There are only 21 days until the 117th Congress ends and the 118th begins. The slate will be wiped clean, and they’ll start fresh with a new Republican majority in the House and a larger 51-49 Democratic majority in the Senate.
As the clock winds down, Congress has a big to-do list, with items lawmakers must accomplish, and a few things they want to. Here’s a look at the list:
The federal government runs out of money Friday at midnight, so the House and Senate are planning a weeklong continuing resolution to give negotiators more time. Ultimately they hope to pass an omnibus package before Christmas that will fund everything for an entire year.
“I expect an omnibus will contain priorities both sides want to see passed into law, including more funding for Ukraine and the Electoral Count Act,” Sen. Chuck Schumer, D-N.Y., said.
As Schumer mentioned, some expected additions include Ukraine aid, which the White House requested $37 billion for, and the Electoral Count Act, which clarifies that the vice president’s role in certifying elections is ministerial. It would change laws the Trump team tried using that ultimately led to the Jan. 6 riot.
There are also a number of tax provisions that are being considered. The White House wants an expanded child tax credit and is reportedly willing to add a work requirement to get it. Early in the administration the White House approved up to $3,600 for parents.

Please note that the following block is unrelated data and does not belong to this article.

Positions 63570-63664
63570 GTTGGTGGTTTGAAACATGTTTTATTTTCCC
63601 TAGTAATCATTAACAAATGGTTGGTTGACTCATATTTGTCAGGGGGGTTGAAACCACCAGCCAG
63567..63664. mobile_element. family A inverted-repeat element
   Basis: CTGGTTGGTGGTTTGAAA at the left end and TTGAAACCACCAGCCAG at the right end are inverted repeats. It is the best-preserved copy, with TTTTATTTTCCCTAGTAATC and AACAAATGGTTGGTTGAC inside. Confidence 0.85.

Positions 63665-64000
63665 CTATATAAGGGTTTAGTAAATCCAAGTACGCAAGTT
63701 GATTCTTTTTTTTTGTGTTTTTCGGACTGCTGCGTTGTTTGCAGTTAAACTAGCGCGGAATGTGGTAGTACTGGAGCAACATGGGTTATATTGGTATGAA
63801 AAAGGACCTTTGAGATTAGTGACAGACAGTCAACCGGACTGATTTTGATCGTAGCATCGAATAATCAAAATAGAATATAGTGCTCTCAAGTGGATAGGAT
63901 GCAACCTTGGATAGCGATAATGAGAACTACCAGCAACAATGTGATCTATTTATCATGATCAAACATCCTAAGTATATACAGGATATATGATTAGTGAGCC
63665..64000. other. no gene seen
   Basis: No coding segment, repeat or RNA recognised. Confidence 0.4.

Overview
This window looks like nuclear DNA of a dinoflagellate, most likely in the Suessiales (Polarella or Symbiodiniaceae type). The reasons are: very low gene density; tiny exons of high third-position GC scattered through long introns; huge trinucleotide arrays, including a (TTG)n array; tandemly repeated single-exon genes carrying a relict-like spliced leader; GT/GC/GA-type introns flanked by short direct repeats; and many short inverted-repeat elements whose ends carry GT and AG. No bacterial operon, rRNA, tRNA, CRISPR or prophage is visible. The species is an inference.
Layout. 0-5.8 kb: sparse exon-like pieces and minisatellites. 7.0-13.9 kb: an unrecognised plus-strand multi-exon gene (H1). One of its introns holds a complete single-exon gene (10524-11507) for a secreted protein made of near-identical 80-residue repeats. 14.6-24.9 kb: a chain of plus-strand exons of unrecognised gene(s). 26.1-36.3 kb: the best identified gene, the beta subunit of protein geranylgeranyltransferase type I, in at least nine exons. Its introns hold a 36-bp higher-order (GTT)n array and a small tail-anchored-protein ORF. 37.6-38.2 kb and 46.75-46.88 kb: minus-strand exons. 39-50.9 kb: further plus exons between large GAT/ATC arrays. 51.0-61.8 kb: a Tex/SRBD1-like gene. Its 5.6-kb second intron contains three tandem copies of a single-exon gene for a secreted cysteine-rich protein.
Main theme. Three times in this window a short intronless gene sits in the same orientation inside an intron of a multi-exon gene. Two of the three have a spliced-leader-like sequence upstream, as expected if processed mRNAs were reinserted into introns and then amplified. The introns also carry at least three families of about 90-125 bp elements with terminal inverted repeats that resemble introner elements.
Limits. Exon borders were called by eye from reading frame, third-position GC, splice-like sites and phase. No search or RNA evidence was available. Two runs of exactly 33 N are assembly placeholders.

There is also work being done to adjust corporate tax deductions regarding amortization, interest payments and depreciation costs.
Lawmakers also have to approve the National Defense Authorization Act to set policy and provide funding for the military. This is expected to be approved on a bipartisan basis and signed by the president. It will give the defense department $858 billion next year, including a 4.6% pay raise for the troops and money to purchase weapons, naval vessels and aircraft. It will end the COVID-19 vaccine requirement for active duty troops but it does not reinstate those who already got kicked out.
“Our Democratic colleagues will not receive a goody bag of domestic spending in exchange for fulfilling their solemn duty,” Sen. Mitch McConnell, R-Ky., said regarding defense funding and domestic spending.
Jan. 6 report
The Jan. 6 Investigative Committee is expected to release its final report during a public hearing Dec. 21. It will contain any criminal referrals the committee decides to make to the Justice Department.
“So, if we do make referrals, we want to be very careful about how we do them. But I think we’re all certainly in agreement that there is evidence of criminality here and we want to make sure that the Justice Department is aware of that,” Rep. Adam Schiff, D-Calif., told CBS’s Face the Nation.
The report is expected to be eight chapters largely about Donald Trump and his legal team’s role before and during the riot. It will also contain appendices on subjects including law enforcement failures.
Lawmakers want to pass the SAFE Banking act, which would open the federal banking system to marijuana distributors. Although recreational marijuana is legal in more than 20 states and medical use is allowed in another 17, it’s still illegal at the federal level. This bill would open up banks to distributors, and in turn, a lot of new investors.